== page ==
5. The best concert that I've ever been to was an Eminem/Rhianna concert in Detroit. Eminem puts on an amazing show and I hope to see him in concert again.
  6. I suck at social media. I mostly just browse Twitter and Facebook without commenting or posting myself. I feel like I'm too awkward for the internet.
  7. Since finishing Some Kind of Perfect, I feel like I've been in a reading slump (and thus the lack of blog posts). I've read a couple of decent books since then, but I feel like the majority of books I've read lately have been disappointing.
  8. I love reality TV! I don't care if it's scripted. I don't care that it's trashy TV. I love it and I'm not ashamed. Big Brother, Catfish, Teen Mom, all of it.... I just can't get enough.
  9. I love writing. I'm not very good at it, but I love doing it. Journaling, blogging, poetry, it doesn't matter. Writing is fantastic.
  10. I've never read anything by Stephen King, but I really want to. I don't know why I've always put off reading his books, but I'm hoping to change that eventually.
Share your Top Ten Tuesday in the comments below and I'll be sure to drop by!

    Tuesday, July 5, 2016

    Spotlight/Giveaway: Defending Taylor

    Title Defending Taylor
    Author Miranda Kenneally
    Release Date July 5, 2016
    Publisher Sourcebooks Fire
    ISBN 9781492630081

    There are no mistakes in love.

    Captain of the soccer team, president of the Debate Club, contender for valedictorian: Taylor’s always pushed herself to be perfect. After all, that’s what is expected of a senator’s daughter. But one impulsive decision—one lie to cover for her boyfriend—and Taylor’s kicked out of private school. Everything she’s worked so hard for is gone, and now she’s starting over at Hundred Oaks High.

    Soccer has always been Taylor’s escape from the pressures of school and family, but it’s hard to fit in and play on a team that used to be her rival. The only person who seems to understand all that she’s going through is her older brother’s best friend, Ezra. Taylor’s had a crush on him for as long as she can remember. But it’s hard to trust after having been betrayed. Will Taylor repeat her past mistakes or can she score a fresh start?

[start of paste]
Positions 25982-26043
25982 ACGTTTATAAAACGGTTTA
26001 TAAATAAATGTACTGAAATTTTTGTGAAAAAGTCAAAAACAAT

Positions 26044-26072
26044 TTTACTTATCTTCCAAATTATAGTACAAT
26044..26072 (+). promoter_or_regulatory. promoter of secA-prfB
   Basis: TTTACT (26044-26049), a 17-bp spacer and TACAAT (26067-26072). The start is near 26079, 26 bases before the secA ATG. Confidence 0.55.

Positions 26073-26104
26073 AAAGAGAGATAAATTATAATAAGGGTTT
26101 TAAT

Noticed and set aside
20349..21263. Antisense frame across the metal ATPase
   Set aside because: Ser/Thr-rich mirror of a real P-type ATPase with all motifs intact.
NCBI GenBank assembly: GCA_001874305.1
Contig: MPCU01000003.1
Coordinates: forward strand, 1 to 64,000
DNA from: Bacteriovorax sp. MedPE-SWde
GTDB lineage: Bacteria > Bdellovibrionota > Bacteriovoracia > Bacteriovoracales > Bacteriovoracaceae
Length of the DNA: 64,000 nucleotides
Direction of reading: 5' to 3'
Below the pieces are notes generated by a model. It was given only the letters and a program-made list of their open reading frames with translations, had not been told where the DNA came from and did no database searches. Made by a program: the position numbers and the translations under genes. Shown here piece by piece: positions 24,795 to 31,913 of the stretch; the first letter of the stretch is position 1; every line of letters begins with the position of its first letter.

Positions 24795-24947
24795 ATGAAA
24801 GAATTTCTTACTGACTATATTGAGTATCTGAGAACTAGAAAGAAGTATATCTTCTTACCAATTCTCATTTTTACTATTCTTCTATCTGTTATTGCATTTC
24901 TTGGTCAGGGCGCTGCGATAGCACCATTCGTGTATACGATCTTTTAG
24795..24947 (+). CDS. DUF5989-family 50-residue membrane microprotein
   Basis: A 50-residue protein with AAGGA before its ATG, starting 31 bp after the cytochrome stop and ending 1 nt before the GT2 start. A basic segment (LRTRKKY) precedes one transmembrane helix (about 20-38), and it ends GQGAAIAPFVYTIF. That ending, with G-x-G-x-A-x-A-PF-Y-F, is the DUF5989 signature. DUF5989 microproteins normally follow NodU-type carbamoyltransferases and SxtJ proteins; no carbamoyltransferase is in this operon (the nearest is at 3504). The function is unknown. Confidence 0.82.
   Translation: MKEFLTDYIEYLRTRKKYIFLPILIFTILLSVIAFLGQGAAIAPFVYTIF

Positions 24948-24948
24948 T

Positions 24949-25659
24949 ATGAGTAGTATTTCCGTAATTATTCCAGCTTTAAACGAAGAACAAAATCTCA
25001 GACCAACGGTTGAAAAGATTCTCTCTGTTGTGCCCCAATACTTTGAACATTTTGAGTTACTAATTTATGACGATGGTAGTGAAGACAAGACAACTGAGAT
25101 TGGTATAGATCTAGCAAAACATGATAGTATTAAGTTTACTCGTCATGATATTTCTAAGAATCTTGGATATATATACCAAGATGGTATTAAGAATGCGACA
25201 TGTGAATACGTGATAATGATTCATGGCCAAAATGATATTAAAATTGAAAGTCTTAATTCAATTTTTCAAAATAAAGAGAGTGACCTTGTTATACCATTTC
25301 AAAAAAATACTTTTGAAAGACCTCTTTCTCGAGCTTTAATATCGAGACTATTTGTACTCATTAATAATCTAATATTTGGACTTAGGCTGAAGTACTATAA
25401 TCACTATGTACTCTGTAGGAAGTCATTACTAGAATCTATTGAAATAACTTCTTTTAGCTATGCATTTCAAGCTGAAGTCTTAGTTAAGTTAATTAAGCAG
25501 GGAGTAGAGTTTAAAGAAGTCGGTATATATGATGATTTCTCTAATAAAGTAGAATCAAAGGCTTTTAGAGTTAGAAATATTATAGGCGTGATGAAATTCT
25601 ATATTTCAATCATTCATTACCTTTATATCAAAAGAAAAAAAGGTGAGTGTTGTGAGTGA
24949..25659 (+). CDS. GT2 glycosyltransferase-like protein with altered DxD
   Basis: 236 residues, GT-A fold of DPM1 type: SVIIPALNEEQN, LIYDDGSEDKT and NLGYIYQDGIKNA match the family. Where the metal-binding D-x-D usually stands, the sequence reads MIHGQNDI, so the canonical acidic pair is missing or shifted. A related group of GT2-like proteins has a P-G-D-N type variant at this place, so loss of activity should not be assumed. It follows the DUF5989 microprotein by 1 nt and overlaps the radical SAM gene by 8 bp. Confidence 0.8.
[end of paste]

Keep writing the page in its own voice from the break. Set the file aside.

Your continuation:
An Excerpt

    I now understand culture shock: it’s me experiencing Hundred Oaks High for the first time.
    A lot of kids go here. Five hundred? A thousand? There are so many I can’t tell. At St. Andrew’s, there were only forty kids in my entire class. We lived on a calm, sprawling, green campus. Walking down the halls of Hundred Oaks feels like last-­minute Christmas shopping at a crowded mall.
    Two guys wearing football jerseys are throwing a ball back and forth. It whizzes by my ear. A suspender-­clad male teacher is hanging a poster for the science fair, while a couple is making out against the wall next to the fire alarm. If they move another inch, they’ll set off the sprinklers. At St. Andrew’s, kissing in the hall was an über no-­no. We snuck under the staircase or went out into the woods. Ben and I did that all the time.
    Thinking of him makes me stop moving. I shut my eyes. Dating Ben was stupid. Going into the woods with him was stupid. Thinking about what happened makes me so mad, I want to rip that newly hung science fair poster off the wall and tear it apart.
    A boy shoves past me, slamming my arm with his backpack. That’s what I get for loitering in the middle of the hallway with my eyes closed. He looks me up and down. “You coming to Rutledge Falls this afternoon?”
    “Paul Simmons challenged Nolan Chase to a fight. Rutledge Falls. Three o’clock. Don’t tell the cops.”
    A fight? Where the hell am I? Westeros?
    A girl bumps into my side. “Watch it!” Flashing me a dirty look, she disappears into a classroom with a group of friends, chattering away.
    Seeing those girls together reminds me of my best friends, Steph and Madison. Right now, they’re probably gossiping before trig starts. I miss Steph’s cool British accent and Madison’s cheerful laugh.
    I take a deep, rattled breath. And then another. I feel trapped, like the time I got locked in my grandpa’s garage and no one found me for an hour and I banged on the windows until my fists turned purple from bruises.
    I can’t believe I had to leave my school. My home.
    All because I made one stupid decision.